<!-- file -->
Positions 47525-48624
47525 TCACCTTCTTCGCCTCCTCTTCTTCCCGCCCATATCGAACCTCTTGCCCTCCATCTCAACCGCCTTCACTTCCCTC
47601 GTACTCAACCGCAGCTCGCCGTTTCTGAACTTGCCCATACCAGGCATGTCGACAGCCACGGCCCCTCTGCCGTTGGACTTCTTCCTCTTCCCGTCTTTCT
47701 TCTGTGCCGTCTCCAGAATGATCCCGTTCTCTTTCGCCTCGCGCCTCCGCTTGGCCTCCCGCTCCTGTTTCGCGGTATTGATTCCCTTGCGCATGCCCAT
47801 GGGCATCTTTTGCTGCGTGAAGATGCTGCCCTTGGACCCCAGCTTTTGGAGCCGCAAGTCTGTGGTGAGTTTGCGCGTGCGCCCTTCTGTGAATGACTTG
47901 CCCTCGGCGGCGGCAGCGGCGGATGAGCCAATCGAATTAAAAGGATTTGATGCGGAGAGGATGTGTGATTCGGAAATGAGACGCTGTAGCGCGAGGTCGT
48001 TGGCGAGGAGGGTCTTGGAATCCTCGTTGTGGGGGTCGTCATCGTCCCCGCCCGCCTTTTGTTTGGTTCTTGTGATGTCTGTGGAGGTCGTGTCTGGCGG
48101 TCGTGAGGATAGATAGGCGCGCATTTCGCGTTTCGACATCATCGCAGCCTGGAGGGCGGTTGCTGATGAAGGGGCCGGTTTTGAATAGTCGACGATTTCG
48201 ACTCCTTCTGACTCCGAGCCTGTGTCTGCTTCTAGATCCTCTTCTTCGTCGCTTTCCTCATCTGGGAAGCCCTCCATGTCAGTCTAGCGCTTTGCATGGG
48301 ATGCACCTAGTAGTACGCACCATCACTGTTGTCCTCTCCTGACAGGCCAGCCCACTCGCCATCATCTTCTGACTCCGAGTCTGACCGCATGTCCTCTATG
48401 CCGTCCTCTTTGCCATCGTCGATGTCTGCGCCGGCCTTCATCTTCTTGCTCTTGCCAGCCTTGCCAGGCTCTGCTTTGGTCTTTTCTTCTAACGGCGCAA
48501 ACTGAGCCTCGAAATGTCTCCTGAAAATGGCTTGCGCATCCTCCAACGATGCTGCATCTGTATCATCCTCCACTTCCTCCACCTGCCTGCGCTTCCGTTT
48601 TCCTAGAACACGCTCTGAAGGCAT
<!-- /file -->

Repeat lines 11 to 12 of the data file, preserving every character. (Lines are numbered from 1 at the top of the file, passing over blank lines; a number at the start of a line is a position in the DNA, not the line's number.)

48401 CCGTCCTCTTTGCCATCGTCGATGTCTGCGCCGGCCTTCATCTTCTTGCTCTTGCCAGCCTTGCCAGGCTCTGCTTTGGTCTTTTCTTCTAACGGCGCAA
48501 ACTGAGCCTCGAAATGTCTCCTGAAAATGGCTTGCGCATCCTCCAACGATGCTGCATCTGTATCATCCTCCACTTCCTCCACCTGCCTGCGCTTCCGTTT